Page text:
I’ve been reading a memoir of John Bunyan. He was a great sinner before he found grace and had many struggles as a Christian because of it. I’ve found a few parallels to his and my own testimony and have been very taken in by the story of his life. As I was reading, I ran across this line, and it seemed to me to sum it all up nicely: “Satan is loath to part with a great sinner.”
Sinners Vs A Great Sinner
Everyone sins, but if you have a history of being a great sinner, then this line probably resonates with you as well. When I was a teenager, I had very rebellious inclinations. I was taught about God, the new birth and God’s grace. I believed it all, but my carnal desires were tremendous. The outcome of the conflict in my soul was that I decided to cave to my carnal desires until I had my fill of them. I could always turn to God for grace and forgiveness later If I so desired. I’d heard testimonies of people getting into deep sin and finding freedom when they repented.
I supposed I might one day be one of those people. I didn’t know for sure and didn’t really care. And frankly it didn’t matter at the time. All I knew was I couldn’t possibly deny my sinful desires even if I wanted to. At least not on my own strength. So a few years of heavy rebellion against God, and the religious system I grew up in, ensued. I denied myself nothing I wanted to do. I’ve gone into detail in other blog posts about my past and I don’t think it bears reiteration. The only point is, I walked in deep sin for several years until I reached a point where I, indeed, had my fill of it.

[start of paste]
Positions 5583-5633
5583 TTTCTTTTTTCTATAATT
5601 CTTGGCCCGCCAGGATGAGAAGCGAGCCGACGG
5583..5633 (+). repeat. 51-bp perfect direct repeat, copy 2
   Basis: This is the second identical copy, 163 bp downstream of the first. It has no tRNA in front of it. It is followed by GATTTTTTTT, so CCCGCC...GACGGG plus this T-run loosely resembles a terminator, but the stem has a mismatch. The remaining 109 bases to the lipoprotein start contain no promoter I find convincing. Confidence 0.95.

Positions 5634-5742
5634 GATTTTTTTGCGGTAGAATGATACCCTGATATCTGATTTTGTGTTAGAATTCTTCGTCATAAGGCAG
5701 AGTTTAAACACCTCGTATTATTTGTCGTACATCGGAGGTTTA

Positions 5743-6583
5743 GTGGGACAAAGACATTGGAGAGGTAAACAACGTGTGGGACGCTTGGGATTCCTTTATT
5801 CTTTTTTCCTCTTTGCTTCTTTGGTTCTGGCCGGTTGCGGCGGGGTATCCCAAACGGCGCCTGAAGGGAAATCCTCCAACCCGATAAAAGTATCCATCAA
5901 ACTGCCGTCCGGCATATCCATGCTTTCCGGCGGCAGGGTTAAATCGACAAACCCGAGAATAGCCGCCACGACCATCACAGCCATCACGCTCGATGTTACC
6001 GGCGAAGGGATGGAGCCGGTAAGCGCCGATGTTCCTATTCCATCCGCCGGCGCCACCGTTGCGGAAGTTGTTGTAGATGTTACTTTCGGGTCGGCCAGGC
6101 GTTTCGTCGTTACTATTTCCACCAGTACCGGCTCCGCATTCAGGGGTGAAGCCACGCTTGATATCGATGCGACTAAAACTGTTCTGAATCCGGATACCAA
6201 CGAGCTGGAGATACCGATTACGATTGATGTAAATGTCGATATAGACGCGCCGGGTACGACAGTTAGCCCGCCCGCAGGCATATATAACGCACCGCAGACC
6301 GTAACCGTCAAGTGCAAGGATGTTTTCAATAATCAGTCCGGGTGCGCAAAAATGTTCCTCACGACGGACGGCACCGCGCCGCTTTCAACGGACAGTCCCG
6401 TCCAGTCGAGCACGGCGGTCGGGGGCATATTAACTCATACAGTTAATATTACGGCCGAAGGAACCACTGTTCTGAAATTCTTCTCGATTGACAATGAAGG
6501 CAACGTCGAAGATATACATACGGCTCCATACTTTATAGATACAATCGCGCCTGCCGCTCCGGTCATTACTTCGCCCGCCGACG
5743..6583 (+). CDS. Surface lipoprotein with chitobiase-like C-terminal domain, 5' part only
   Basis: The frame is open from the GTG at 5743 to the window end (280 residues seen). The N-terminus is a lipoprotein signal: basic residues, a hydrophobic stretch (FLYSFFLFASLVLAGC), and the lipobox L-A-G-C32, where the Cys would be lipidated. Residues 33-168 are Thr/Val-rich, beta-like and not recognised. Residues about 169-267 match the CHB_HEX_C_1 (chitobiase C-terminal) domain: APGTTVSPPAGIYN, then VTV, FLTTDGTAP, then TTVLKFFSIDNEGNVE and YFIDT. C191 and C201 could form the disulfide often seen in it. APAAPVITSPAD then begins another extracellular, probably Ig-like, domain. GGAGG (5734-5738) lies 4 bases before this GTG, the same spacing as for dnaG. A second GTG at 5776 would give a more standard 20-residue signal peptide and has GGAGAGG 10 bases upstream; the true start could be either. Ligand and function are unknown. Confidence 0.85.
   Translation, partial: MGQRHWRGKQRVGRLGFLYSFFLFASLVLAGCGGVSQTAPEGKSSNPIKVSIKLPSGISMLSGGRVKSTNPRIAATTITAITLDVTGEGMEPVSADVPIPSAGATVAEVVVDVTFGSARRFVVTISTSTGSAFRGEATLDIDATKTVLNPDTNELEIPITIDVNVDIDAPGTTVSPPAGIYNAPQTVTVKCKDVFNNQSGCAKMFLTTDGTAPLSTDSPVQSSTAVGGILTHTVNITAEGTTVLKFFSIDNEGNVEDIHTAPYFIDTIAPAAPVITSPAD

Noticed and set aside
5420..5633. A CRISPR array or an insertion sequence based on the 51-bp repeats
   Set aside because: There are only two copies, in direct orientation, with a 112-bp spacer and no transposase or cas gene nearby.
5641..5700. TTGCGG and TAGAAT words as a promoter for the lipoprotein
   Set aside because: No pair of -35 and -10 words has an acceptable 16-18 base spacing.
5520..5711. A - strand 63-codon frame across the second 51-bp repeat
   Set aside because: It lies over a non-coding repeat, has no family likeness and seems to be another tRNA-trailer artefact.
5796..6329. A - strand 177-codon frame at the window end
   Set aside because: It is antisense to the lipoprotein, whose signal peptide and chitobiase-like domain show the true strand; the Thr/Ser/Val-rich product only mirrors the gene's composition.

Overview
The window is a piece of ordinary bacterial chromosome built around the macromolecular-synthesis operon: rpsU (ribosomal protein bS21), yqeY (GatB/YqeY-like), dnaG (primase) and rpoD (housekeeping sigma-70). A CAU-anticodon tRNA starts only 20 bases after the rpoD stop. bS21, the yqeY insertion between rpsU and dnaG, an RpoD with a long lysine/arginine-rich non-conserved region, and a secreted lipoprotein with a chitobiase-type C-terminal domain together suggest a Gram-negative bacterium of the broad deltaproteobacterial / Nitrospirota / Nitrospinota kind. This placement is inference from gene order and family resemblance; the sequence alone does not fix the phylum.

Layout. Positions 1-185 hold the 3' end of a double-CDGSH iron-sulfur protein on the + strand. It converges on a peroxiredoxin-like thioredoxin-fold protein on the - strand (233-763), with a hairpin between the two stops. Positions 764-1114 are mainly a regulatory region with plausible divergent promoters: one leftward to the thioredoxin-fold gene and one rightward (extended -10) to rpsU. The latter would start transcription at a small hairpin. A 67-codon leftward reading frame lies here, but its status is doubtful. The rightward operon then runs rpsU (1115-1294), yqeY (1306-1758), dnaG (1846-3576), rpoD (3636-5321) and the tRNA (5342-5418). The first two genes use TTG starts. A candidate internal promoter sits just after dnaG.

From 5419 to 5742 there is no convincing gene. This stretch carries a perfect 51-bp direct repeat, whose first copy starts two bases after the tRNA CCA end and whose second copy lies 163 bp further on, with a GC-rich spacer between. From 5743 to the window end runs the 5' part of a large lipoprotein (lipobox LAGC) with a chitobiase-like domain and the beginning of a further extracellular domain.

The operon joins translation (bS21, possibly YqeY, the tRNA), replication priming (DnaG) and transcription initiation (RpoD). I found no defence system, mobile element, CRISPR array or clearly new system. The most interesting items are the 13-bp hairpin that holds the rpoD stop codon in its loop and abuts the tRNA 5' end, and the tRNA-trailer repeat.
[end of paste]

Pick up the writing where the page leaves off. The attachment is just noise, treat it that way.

Not As Easy As I Had Supposed
But what then? I was in chains. I had mental and emotional issues. And too much pride to want to return to religion as a means of escape. But my misery became greater than my pride and I timidly approached the throne of grace. God was very merciful and met me there. But it was not at all as I had imagined it would be when I started out on my rebellious journey. My pain, misery, bitterness and chains did not vanish overnight.
God only took as much as I gave Him, which wasn’t very much at first. It seemed as if the enemy had taken advantage of every minute of my time in rebellion to fortify against every touch of God after my conversion. Yes, God was more than able to remove everything in a moment’s time, but He didn’t. He did it by seasons. And through agonizing trials and humbling circumstances.
Suffering In This Life
So it seems I must not pay for my sins in the next life, but God saw fit that I did in this life. Perhaps because He knew that if I didn’t see some tangible results of my rebellion, I would be quick to return to it after gaining freedom. Also perhaps it had something to do with the fact that I went into rebellion in a premeditated way—knowing I would probably tire of sin and turn to God. And though God’s grace is infinite, He is not our doormat, and He is not mocked or manipulated.
So is there hope for a great sinner? Absolutely. And perhaps some won’t have the experience I had and will have complete freedom the first day they come to Jesus. However, to those reading this who are at a fork in the road and are faced with going into sin majorly or turning to Jesus, I encourage you to take the narrow road early on. You will save yourself a lot of grief. Some never make it to Jesus after all, though they intend to do so at some point.
To those who have already taken the route to deep sin entanglements, there is certainly hope in Christ Jesus. I am living proof. But it may take a deeper walk to get you to spiritual safety. A deeper walk with Jesus is never a bad thing, so take heart. All the suffering is worth it. It is light suffering after all compared to our future glory. And also light in comparison to an eternity in hell.
So no matter where you may find yourself, the answer is, surrender to Jesus! It will only get worse on the path of sin, and will ultimately get better on the path of righteousness.